"Yes," he rasps, reaching out to take my hand. The bandages are tight around his hands, a surprise against my wrist where I expected flesh. "Yes, my Lady, it helps."

He brings my hand up to touch the scar. My fingers brush it lightly, and he breathes heavily, pulling me into him. He leans forward to lay his head on my shoulder, pressing a kiss to my throat – and I jerk back, feeling my cheeks burn.

"No," I say flatly, stepping farther and farther away from him.

He looks at me, his eyes hazy and clouded. It is as though he sees not me, but some phantom, some dream creature who cannot exist. And then his gaze is frighteningly clear, and I know then that he does see me – sees, in fact, into my very core.

"One might wonder why it is that you continually find me in the dead of night like this, my Lady," he murmurs, a small grin flickering across his face. For an instant, there is confidence there, pride and assurance like that which he wears in the courtroom, where he dares others to judge him, to openly condemn him for what he is. No one ever does. Not even I, I who am a Shieldmaiden, I who proclaim to fight against him with every weapon available to him.

Not even I.

"Unhappy chance," I spit, backing towards the door. "You disturb my sleep."

"As you disturb mine," he replies.

I grit my teeth. "For quite different reasons," I say.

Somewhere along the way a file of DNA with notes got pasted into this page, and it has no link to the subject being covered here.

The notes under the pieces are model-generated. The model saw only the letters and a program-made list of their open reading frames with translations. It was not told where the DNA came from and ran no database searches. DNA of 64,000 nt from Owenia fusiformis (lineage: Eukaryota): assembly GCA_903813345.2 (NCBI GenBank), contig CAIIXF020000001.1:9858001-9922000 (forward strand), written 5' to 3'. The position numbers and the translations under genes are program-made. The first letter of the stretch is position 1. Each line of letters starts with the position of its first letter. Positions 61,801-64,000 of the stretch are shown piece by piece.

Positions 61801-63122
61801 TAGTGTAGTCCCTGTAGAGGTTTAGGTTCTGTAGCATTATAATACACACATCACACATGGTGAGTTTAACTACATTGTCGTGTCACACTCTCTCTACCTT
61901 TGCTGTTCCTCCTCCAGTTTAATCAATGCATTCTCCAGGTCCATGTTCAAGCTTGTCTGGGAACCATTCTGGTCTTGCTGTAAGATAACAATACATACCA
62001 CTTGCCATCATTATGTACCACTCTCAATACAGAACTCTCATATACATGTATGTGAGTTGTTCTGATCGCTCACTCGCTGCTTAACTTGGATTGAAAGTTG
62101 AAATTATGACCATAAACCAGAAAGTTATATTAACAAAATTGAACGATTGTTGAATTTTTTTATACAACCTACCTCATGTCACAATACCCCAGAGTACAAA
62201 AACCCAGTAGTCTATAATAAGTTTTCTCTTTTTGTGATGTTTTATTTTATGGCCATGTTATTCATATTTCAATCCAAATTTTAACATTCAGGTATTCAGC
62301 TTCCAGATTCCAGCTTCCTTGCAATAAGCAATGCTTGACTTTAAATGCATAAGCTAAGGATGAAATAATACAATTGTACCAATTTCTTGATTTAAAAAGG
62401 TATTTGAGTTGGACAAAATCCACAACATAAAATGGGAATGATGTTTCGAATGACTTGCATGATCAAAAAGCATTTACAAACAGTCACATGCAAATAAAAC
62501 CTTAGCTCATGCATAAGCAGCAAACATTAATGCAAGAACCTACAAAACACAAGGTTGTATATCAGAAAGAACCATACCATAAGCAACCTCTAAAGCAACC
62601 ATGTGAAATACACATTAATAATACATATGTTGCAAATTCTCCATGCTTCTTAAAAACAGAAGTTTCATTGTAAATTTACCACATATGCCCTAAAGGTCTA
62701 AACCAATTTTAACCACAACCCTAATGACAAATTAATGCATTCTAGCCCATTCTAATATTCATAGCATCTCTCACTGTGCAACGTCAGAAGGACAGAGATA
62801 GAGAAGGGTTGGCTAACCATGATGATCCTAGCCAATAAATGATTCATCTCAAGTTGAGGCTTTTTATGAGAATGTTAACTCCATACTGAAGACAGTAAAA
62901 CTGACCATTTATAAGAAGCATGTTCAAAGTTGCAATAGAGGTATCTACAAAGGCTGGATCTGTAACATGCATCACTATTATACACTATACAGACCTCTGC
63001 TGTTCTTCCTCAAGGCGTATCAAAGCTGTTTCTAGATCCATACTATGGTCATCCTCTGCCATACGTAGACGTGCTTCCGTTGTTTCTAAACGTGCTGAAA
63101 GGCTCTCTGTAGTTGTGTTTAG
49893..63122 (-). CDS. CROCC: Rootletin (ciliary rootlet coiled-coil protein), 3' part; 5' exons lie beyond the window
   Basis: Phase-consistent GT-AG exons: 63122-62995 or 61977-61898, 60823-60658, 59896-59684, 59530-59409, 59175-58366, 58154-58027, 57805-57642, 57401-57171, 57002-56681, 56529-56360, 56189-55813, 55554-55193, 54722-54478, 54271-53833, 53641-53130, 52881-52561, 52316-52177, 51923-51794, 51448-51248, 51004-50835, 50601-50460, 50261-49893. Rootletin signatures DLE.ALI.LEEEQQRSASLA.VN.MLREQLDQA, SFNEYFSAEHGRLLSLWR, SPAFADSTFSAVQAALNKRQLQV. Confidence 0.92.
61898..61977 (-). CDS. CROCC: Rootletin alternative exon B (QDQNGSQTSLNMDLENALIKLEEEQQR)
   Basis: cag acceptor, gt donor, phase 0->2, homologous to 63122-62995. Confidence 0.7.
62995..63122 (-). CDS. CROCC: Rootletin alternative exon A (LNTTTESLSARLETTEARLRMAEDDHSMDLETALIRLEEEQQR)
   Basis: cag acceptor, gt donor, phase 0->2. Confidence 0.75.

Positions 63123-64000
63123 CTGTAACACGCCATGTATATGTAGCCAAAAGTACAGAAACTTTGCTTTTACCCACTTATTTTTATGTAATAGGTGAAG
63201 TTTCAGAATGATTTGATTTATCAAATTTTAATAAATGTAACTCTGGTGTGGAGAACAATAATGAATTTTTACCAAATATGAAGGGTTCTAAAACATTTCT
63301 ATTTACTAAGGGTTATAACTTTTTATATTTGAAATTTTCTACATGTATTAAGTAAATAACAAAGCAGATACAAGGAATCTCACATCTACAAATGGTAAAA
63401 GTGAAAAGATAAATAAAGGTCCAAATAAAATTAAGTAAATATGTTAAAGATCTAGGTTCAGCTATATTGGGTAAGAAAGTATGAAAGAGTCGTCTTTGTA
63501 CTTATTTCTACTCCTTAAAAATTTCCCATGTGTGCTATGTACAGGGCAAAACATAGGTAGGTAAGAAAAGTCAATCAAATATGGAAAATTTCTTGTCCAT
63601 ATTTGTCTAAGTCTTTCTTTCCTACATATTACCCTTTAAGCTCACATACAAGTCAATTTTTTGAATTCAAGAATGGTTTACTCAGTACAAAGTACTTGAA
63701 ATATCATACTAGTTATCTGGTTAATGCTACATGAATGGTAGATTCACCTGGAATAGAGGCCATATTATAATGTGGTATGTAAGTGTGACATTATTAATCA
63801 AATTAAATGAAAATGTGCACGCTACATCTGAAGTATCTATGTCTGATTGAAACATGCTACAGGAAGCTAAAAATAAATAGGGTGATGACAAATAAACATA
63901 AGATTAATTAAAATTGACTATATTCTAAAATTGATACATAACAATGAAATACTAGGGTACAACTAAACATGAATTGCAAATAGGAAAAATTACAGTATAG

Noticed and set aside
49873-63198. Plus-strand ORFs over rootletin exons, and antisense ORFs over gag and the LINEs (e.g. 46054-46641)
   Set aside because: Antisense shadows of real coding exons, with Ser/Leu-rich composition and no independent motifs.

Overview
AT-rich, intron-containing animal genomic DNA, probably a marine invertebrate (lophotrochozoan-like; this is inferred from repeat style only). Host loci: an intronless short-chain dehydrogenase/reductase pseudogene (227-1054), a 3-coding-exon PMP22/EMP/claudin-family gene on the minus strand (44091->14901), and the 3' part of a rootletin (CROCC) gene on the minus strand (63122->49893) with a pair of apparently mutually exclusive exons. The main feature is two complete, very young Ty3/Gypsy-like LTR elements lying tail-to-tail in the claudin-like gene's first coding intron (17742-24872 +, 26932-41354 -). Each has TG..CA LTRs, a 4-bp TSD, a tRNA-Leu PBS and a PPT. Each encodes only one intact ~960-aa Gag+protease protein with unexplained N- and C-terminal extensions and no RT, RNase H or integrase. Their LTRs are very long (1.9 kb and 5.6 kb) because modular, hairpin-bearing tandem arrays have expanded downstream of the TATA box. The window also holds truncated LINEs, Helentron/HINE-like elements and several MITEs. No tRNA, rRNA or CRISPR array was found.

"So you would have me believe," he says. "But here we are."

He is right, of course. Here we are, and here we have been, and here, I fear, we will continue to be, until one of us breaks. And while I am strong, while there are few who fight as ferociously as me, somehow I think in this battle Gríma will prove the stronger. For it is not a battle with swords that we fight, but a battle of the heart, of spirit and passion and fierce, fierce will. My will is steel, but so is his.

"I'm leaving," I tell him, practically snarling.

"Then go," he sneers. "You have done your duty here." He bows mockingly to me. "Thank you, my Lady, for your tender ministrations. I hope it assuages whatever guilt it is that eats away at that heart of yours."

"If you ever had a heart, your guilt would have devoured you and sent you to your grave long ago!" I cry, and turn to flee. In fleeing, I step on the broken shards of glass. I feel sharp pain in my feet and gasp, grasping at the wall for support.